Seven of the 168 retrenched workers were able to clinch some of their demands because of their assertion of their rights.
Seven of the 168 retrenched workers of Walton Advanced Engineering Inc. in Taiwan were able to clinch some of their demands because of their assertion of their rights.
This was relayed by the Asia Pacific Mission for Migrants (APMM) and the Migrante chapter in Taiwan.
The seven workers, who were not named by APMM, received the following: 1) payment for breach of contract amounting to NT$17,280 for every month remaining in their contract; 2) cost of plane ticket from Taiwan to the Philippines; 3) separation fee; 4) refund of a one-month broker fee amounting to NT$1,800; and, 5) refund for the 20 percent income tax deducted from them by the Taiwan government.
The seven workers were assisted by the Labor Rights Association (LRA) and later by Migrante Taiwan.
The rest of the 168 workers, said APMM, were intimidated by their broker, the Century Pacific Corporation. They were made to sign a quit-claim agreement with the threat that if they did not sign, they risk not receiving any money, not being provided food in their dormitories, and not being given airfare to go back home.
The APMM claimed that the Manila Economic and Cultural Office (MECO) only renegotiated on behalf of the seven workers when the plight of the Filipino workers in Walton was raised directly to the head office of the Council of Labor Affairs (CLA), and was publicized in the media on January 9.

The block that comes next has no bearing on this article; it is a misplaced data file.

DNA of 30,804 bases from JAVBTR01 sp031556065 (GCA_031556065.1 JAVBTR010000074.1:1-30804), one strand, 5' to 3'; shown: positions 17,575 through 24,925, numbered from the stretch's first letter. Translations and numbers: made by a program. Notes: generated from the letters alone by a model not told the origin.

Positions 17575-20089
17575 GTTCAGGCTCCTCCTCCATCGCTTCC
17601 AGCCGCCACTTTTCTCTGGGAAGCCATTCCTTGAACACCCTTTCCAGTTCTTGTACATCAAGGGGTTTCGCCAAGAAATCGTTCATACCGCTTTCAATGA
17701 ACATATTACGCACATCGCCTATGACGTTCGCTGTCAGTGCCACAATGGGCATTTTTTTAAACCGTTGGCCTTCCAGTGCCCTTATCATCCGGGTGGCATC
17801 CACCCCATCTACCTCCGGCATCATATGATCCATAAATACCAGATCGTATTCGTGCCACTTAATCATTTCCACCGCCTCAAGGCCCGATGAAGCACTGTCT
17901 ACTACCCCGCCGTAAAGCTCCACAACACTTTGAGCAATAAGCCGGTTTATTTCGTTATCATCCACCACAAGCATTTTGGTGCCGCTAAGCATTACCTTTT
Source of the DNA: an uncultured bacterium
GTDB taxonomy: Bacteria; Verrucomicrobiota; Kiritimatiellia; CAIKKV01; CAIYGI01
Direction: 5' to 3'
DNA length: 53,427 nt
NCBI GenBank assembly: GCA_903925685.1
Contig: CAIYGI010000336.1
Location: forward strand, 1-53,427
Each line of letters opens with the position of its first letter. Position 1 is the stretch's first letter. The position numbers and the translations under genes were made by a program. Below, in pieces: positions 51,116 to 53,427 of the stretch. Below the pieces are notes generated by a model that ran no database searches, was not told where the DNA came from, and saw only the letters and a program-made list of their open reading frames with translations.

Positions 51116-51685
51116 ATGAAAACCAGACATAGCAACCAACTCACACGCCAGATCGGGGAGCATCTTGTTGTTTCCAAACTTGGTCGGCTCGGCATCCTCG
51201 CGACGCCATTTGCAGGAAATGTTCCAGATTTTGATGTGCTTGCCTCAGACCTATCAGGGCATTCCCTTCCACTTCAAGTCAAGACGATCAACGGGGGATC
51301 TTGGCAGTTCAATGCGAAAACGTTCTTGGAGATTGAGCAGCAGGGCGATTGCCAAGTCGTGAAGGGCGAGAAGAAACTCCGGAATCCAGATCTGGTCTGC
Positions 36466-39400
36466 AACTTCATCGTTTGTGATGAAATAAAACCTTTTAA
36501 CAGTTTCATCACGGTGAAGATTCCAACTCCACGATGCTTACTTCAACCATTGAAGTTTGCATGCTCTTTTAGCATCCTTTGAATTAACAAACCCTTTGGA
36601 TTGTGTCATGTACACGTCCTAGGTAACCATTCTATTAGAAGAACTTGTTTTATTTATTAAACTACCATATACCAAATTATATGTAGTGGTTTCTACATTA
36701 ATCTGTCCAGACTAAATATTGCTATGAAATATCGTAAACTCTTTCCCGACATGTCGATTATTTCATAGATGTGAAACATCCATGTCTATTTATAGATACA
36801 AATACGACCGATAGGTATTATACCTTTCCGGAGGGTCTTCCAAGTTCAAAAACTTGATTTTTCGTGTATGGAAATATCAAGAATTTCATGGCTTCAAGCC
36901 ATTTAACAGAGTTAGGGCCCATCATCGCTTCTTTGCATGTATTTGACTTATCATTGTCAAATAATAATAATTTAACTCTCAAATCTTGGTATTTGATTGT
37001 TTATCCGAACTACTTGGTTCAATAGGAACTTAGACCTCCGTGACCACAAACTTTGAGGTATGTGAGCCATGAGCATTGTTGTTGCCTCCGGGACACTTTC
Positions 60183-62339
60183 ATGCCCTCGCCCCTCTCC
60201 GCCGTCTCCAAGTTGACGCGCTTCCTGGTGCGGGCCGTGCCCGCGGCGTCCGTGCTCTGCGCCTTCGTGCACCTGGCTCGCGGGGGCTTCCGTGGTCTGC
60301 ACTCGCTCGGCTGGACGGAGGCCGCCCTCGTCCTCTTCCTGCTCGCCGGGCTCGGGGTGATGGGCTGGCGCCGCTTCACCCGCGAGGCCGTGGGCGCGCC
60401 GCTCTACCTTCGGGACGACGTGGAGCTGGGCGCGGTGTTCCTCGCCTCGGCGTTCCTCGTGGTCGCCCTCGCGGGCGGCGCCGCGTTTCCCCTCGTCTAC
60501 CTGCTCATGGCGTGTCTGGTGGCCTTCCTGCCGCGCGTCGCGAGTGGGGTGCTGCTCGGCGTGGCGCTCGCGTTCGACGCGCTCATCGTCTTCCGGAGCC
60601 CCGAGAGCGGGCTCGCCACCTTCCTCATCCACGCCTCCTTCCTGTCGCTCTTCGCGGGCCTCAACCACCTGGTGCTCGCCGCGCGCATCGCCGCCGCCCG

Migrante Taiwan said MECO told the 161 workers to shoulder their airfare even if this violates article 4.2 of the employment contract, which stipulates that the employer pays for the fare to and from Taiwan.
The 161 workers got a measly separation pay since most of them had only been working in Taiwan for only four to six months. Separation pay is equivalent to one month’s basic pay (NT$17,280) for every year of service. They were also made to pay for two months of brokers’ fees since they were not able to pay for these. There was no refund for the 20 percent income tax.
The incident at Walton is not an isolated one, said APMM. Of the nearly 5,000 overseas Filipino workers (OFWs) laid off in Taiwan last year, 742 from 10 companies “voluntarily resigned”.
Migrante Taiwan said that Philippine Labor Attaché in Taiwan Rodolfo Sabulao admitted in a dialogue with Filipino migrant organizations on January 11 that they are more interested in retaining the job orders of employers.
“This simply means that the MECO does not dare to file breach of contract and/or illegal termination cases against employers lest their job orders be threatened,” said Migrante.
The Philippine government, said APMM and Migrante, is not after the protection of the rights of OFWs.
The groups said MECO’s position is in line with the national government’s labor export policy (LEP).
The two groups said OFWs should follow the footsteps of the seven workers at Walton in asserting their rights and in linking with local and other groups willing to assist them. “They should also inculcate in their minds that right now all the working people in Taiwan are being attacked by being laid-off; being forced to accept unpaid leave and other anti-worker schemes and should be ready to assist even the local workers who are resisting these attacks,” they said. (Bulatlat.com)